Hazleton Residents and Sandbaggers Feeling the Strain

Reporter: Rhanda Stewart

A little bit of sleep and a lot of work.

That's the Hazleton levee watch in a nutshell, according to Princeton fire captain Stan McNeece. "I've never seen this large of teamwork."

Over a hundred firefighters and soldiers working in three shifts are getting quite a workout. Overnight Thursday, holding the levee was tough. It sagged four different times while workers were standing on the sandbags, according to Hazleton Fire Chief Mike Ellis. "We have four eight-inch pumps in that ditch, we had one running and one for standby. We fired the two standby pumps up and we still weren't keeping up."

A 30 inch storm sewer pipe goes through the levee. Indiana Conservation Officer Mike Kelner says that's where the problem came in Wednesday night. "At the end of that pipe is a flap. That flap stays shut and for some reason that pipe is open and that's allowing water to come into the low ground."

So soldiers and firefighters had to sandbag even harder to keep the levee from sagging again. Once daylight came, so did a new crew. Melon conveyor belts from Knox County farmers are helping cut down the manpower needed to do the job. Ellis says, "That helps us not have so many Guardsmen and firefighters to hand hold sand bags."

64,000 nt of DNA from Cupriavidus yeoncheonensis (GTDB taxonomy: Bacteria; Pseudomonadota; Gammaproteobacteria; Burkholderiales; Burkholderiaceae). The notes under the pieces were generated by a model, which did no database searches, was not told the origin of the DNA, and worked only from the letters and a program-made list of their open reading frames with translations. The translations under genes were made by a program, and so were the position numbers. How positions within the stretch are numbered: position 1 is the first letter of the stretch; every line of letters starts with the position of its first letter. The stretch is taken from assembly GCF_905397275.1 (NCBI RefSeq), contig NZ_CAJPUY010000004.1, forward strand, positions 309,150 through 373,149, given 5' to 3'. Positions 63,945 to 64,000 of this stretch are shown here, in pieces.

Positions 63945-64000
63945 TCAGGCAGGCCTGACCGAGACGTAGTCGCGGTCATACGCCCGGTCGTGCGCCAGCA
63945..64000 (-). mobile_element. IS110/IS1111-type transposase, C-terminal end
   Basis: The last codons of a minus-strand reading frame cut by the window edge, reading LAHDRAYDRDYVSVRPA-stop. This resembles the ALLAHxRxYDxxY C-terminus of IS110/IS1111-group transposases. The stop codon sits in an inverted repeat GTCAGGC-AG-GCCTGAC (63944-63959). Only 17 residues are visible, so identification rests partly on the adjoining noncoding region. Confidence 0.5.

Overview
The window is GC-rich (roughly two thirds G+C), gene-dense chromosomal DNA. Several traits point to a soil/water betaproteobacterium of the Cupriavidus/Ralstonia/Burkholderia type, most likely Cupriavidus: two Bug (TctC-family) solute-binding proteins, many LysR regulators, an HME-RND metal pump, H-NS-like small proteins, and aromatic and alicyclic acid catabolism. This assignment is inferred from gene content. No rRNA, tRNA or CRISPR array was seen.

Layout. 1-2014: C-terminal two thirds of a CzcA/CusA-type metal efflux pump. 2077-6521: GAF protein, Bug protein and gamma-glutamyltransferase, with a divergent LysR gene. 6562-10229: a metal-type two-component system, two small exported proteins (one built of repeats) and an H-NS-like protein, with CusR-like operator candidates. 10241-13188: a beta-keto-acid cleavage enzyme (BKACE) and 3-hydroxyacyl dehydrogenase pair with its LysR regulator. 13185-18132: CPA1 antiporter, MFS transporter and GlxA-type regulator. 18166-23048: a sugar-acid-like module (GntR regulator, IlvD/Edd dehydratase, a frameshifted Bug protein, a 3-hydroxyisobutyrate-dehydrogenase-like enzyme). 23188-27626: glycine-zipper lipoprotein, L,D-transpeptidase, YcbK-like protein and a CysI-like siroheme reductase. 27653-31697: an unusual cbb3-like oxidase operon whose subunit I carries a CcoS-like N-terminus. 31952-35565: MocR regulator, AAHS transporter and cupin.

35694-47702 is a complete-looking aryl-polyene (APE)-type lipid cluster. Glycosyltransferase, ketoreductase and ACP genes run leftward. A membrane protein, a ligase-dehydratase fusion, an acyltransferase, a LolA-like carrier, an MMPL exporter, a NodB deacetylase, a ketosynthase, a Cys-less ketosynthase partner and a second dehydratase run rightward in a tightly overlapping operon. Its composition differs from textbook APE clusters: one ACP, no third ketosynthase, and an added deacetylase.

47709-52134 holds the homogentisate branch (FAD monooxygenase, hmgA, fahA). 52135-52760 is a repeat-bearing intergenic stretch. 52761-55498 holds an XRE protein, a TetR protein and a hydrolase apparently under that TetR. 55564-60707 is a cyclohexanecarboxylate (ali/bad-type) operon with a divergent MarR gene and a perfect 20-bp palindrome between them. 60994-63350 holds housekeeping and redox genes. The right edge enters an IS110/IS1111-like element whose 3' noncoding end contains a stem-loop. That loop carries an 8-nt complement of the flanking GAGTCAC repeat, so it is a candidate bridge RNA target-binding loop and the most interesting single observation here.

Meanwhile, the local Methodist church is now a makeshift mess hall. Volunteers from the church and the Lions Club are feeding the crews. Volunteer Chris Dill has been evacuated from her house, but she's not thinking about that right now. "I don't have time to think about myself and what I'm losing. I'm thinking about everybody in the community."

Now there's the worry about below freezing temperatures forecast for this weekend. That will make it hard for soldiers and firefighters to work. And the sandbags are not as flexible as they are in warm temperatures.